Maybe it was the stress of putting together a community.
Maybe it was watching Grayson flip a cot with a flick of his fingers… while he was sitting ten feet away. (Thank gods no one else saw it.)
Maybe… maybe I'm just a nincompoop who's better suited to guarding cockroach cupboards.
I'm not sure what did it, but today was absolutely HORRIBLE.
I've been struggling with proper assembly of Pubton since day one. Just when things seem to be going well, people argue over priorities. I'm hard pressed to argue back, 'cause I can't figure out what's more important. Working the fields? Raising the animals? Building the houses? Establishing trade? Setting down laws and taxation and economical shite like that? I bop all over the board from day to day, and though my constituents are sometimes content with my orders and requests, they just as often ignore me and go about their normal business.
Take yesterday as an example. After I'd extracted myself from the realm of the rats, I went back to work. I'd decided that the watermill for grinding crops should take precedence, and I ordered five labourers to work on the foundation of the building. They would have to dredge up some rocks from the river or find a quarry or something to get started.
One worker, precious, happy-go-lucky Morris, agreed. He'd already finished with his cows for the day. The rest absolutely did not. They argued, saying the houses were more important than a watermill that would be frozen solid in two months. Then one said HIS house was most important because he was going to be the town tanner, and that sparked a debate with a passing noble who INSISTED that he have his personal quarters completed first. It ended in a fistfight, and nobody worked on the watermill.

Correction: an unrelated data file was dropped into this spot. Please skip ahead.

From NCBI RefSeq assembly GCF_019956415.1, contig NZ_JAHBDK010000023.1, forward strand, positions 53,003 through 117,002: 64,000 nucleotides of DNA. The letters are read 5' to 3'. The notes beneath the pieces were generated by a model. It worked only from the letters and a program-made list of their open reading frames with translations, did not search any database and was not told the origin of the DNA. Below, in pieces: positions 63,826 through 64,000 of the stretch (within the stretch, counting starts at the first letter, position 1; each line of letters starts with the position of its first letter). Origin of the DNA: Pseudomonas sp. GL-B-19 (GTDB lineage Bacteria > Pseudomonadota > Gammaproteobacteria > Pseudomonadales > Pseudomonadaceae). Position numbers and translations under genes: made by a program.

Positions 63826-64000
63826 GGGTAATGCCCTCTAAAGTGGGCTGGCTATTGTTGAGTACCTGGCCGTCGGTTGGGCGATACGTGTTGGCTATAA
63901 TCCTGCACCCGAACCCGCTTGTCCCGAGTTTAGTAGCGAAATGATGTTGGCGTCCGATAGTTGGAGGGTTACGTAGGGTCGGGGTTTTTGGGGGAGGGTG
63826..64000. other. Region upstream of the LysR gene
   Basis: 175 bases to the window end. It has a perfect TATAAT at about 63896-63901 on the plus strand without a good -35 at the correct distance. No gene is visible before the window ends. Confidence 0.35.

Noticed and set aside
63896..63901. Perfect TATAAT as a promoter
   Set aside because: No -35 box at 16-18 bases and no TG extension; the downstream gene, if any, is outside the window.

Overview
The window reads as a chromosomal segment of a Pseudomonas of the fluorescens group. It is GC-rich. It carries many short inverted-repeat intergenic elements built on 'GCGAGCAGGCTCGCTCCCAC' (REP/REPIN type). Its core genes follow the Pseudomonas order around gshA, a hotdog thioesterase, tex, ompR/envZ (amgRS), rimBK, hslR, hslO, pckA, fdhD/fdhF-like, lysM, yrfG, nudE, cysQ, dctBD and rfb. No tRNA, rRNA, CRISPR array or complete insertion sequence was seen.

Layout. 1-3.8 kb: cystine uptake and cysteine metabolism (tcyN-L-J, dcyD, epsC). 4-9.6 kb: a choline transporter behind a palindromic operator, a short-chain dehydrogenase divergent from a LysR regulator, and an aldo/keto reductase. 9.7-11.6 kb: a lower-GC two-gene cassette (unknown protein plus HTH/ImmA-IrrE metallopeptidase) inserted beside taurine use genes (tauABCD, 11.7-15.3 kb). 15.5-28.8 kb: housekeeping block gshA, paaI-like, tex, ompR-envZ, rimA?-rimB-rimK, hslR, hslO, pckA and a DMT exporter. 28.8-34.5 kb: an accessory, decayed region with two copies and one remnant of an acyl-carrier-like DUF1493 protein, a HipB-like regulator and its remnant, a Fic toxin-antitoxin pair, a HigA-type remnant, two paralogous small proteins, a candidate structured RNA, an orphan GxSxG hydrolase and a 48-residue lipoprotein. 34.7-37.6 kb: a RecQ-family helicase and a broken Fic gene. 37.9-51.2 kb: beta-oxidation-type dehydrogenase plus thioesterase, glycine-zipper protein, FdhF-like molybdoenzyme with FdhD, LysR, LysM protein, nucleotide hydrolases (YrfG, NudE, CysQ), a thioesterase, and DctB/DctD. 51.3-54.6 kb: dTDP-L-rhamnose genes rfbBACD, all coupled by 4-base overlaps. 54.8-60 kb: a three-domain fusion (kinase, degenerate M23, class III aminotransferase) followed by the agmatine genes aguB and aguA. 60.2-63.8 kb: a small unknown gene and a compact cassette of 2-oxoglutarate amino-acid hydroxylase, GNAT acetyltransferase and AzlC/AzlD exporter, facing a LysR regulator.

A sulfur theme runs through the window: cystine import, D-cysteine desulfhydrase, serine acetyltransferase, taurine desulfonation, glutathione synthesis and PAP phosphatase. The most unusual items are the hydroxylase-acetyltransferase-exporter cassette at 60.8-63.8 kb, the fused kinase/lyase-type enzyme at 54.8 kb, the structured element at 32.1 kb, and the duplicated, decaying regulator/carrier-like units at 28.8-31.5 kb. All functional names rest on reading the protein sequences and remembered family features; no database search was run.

And they were right not to. The watermill would be useless in the winter. Doi.
I stayed up much of the night in the pub's kitchen, where I could get some privacy, fretting over what the rats had said and attempting to draw out a Civic Progression Plan. Y'know, some formal document that would outline what, where, and when we would do things over the next couple months. This would not be a suggestion, it would be a cemented strategy with a big, official name.
I presented the plan to everyone today. It… didn't go over well.
"What the hell are you on about?!" Lonnie the Noble shouted from the roiling crowd surrounding the golden tree, jabbing a finger at me with the verve of a master swordsman. "You can't put everyone on a single project at a time! That's idiotic! You need to spread out the workforce!"
"Yeah!" yelled a peasant whom I couldn't identify. "Ain't no use puttin' lumberjacks on farm duty! Leave that to th'bloody farmers! 'n why the hell should tillin' the fields come afore buildin' houses?!"
"We need food!" I insisted, looking desperately for Robert, thinking the town's cook might raise a hand in agreement. "I'm sure you all don't want to eat grass soup forever -"
"I'm tired of sleeping in a tiny cot!" Robert bellowed, crushing my hope for support. "Me 'n Bora are jammed together every night -"
"Oh, yeah, complain about bein' squished up with that darlin', hey, you wanna give her up, I'll be a pair of warm arms -"
"Yeah? Yeah? How's about I show you MY warm arms, see how much you like a fist to the face -"
"Enough!" I shouted, trying to infuse my voice with the same spastic energy I'd used the week before, stomping on the ground. "Enough, enough, enough!"
It didn't work. Fights were breaking out everywhere. The overriding theme behind the Civic Progression Plan, bringing everyone together as a single community, had failed. Too many self-interested bastards forced it into failure.
"You're incompetent!" a noble shouted, shortly before his scraggly ruff disappeared into the crowd. "Incompetent, incompe -"
Libby pulled me away from the golden tree, out of harm's way. I was too stunned at the effect of political decision-making on this crowd of normally nice folks to protect myself. Barrel, who'd been watching from the boughs of the tree - he really likes that thing - swooped down, turned into a dragon the size of a grizzly, and delivered us from the crowd. Once we were safely out he turned to full size, roared, and brought everyone under control.
I hid the rest of the day, relegating my normal tasks to Harold, whom I've more or less hired as my personal assistant. I was too humiliated by the utter failure of my plan to show my face. Grayson kept me company as I sat in the rat warrens, staring at the roots.
King Jeffrey never faced disobedience like this while he was in charge. I mean, he did eventually, but for several years he ran his tyrannical kingdom without many peeps of complaint from the populace. His decisions were a HELL of a lot worse than mine.
How'd he do it?
I keep coming back to one word to answer that question.
Dragomir the Mayor